TMZ has a report that Alex Rodriguez is threatening to sue Major League Baseball if his suspension isn’t overturned:
Sources directly connected to A-Rod tell us he’s prepared to march into Federal court next month … unless the 211-game suspension the MLB slapped him with last week isn’t entirely lifted … According to our sources, Alex will sue for various things, including a violation of the Collective Bargaining Agreement between the players’ union and the league.
Well, good luck with that, A-Rod, but you’re part of an arbitration process you agreed to when you signed your contract and to which you are further bound by the collective bargaining agreement between you and your union. If you attempt to circumvent that, a court is highly likely to tell you to take a hike and go have your arbitration. Courts favor arbitration agreements — highly favor them — when they are entered into freely and willingly between two sophisticated parties and they are loathe to intervene.
After your arbitration? Fine, appeal to a court. Then they are only about 99.9% likely to tell you to go away as opposed to the 99.999% likelihood of that happening now, but I suppose it’s not nothing.
This would be a totally different situation if Major League Baseball had first attempted to circumvent the Joint Drug Agreement by suspending A-Rod and not allowing him to play during his appeal. Everything the league is doing now, however, appears to be in compliance with the JDA and the CBA. They may have suspended him for too many games — that’s my view anyway — but that’s a dispute to be handled within the system, not by circumventing it with litigation.
Angels’ right-handed reliever Bud Norris made his 23rd appearance of the season on Friday, and after just three pitches, he was done for the night. He worked a 2-1 count to Marlins’ Dee Gordon in the eighth inning, then promptly exited the field after experiencing some tightness in his right knee. Neither Norris nor manager Mike Scioscia believe the injury is cause for major concern, and the 32-year-old right-hander admitted that it may have had something to do with his lack of stretching before he took the mound. For now, he’s day-to-day with right knee soreness, with the hope that the issue doesn’t escalate over the next few days.
While the Angels are lucky to have avoided serious injury, they’ll need Norris to pitch at 100% if they want to stay competitive within the AL West. They currently sit a full nine games behind the league-leading Astros, and haven’t been helping their cause after taking five losses in their last eight games. Friday’s 8-5 finale marked their third consecutive loss of the week.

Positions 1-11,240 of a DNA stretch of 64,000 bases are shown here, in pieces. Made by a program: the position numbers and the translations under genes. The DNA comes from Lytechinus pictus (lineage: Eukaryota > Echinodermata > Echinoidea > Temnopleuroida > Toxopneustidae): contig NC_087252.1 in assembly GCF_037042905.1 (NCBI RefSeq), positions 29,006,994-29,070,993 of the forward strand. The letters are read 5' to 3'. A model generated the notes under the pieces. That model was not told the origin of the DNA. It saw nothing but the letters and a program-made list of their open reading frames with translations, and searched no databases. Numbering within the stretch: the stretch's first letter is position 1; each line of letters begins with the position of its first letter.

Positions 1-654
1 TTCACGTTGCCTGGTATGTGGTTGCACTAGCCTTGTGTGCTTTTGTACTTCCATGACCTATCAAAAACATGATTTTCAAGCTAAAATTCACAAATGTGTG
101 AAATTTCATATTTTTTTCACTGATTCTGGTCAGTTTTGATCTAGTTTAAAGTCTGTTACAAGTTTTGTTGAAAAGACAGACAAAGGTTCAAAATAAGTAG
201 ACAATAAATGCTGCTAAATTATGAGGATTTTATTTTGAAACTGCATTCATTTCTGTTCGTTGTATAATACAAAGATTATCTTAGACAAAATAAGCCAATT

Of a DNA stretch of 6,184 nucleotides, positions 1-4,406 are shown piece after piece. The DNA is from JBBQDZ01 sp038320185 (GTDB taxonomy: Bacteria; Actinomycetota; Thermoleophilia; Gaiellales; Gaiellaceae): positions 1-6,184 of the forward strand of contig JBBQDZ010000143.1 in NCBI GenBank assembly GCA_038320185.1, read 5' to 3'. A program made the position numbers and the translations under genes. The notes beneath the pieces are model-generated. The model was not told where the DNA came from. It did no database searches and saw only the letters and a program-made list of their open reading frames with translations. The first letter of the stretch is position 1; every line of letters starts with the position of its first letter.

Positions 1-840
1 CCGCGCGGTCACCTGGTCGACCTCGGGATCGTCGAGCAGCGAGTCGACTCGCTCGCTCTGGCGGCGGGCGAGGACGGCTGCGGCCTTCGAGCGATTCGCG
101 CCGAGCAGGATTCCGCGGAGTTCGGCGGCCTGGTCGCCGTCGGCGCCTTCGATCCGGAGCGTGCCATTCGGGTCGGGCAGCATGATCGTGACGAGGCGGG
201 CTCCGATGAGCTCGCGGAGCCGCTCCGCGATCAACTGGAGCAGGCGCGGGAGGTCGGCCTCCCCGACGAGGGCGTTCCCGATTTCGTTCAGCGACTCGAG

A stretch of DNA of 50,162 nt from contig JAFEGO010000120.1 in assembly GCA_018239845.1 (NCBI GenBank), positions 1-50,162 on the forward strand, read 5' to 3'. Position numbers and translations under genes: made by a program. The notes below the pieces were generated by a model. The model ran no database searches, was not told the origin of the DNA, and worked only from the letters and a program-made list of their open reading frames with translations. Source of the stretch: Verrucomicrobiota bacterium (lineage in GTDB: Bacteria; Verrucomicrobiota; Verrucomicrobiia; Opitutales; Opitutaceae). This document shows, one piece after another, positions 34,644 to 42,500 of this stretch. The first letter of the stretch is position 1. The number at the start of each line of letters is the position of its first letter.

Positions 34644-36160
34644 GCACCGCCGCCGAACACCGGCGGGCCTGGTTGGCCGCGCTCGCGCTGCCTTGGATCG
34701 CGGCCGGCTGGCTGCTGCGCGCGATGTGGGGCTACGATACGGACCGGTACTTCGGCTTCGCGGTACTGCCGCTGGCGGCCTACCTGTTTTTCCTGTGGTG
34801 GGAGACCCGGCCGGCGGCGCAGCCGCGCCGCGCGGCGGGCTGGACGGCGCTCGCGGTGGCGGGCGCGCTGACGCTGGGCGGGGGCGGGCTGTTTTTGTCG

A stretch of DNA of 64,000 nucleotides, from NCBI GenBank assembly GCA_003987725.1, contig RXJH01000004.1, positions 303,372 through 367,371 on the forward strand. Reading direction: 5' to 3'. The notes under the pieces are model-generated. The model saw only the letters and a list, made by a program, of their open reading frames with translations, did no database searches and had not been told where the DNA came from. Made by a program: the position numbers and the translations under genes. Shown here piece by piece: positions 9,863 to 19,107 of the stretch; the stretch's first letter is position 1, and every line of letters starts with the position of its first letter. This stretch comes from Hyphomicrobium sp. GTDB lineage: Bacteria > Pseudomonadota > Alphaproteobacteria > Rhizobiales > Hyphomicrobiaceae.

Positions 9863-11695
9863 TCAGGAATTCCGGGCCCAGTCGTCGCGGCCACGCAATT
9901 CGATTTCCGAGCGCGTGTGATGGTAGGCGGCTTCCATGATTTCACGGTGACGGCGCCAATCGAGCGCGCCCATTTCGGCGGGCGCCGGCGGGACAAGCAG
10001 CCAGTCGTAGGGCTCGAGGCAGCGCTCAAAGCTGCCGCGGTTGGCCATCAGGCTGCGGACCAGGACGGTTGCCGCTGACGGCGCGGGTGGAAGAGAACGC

When healthy, Norris has been one of the better arms in the Angels’ bullpen. Through 23 2/3 innings, he’s pitched to a 2.66 ERA, 3.4 BB/9 and an outstanding 11.8 SO/9 in 23 outings. The righty hasn’t allowed a single run in four straight appearances, recording three saves and helping the club clinch four wins in that span. This is his second setback of the year after sustaining a partial fingernail tear on his pitching hand during spring training.
Max Scherzer is a force to be reckoned with. The Nationals’ right-hander delivered a season-high 13 strikeouts against the Padres on Friday, locking down his fifth win and his fourth double-digit strikeout performance of the year.
More remarkably, it was also the 53rd double-digit strikeout performance of Scherzer’s career, tying Clayton Kershaw for the most 10+ strikeout appearances by an active major league pitcher. Chris Sale is a distant third, with 43 to his name, though he’s been making considerable strides to catch up so far this spring.
Scherzer took the Padres to task on Friday night, whiffing 13 of 31 batters during his 108-pitch outing. He started strong, catching Allen Cordoba swinging on a 1-2 count to start the game and keeping the game scoreless until Ryan Schimpf unleashed a home run in the fourth inning. That was the first and final run the Padres managed off of Scherzer, who retired 14 consecutive batters following the blast and came one out shy of a complete game in the ninth inning. (Fittingly, Koda Glover polished off the win with a final strikeout, bringing the total to 14 on the night.)
It’ll take more than one stellar start to advance Scherzer and Kershaw on the all-time list, however. Their 53-game record ranks 13th, about 159 games behind second-place Hall of Fame hurler Randy Johnson and a full 162 games shy of the inimitable Nolan Ryan.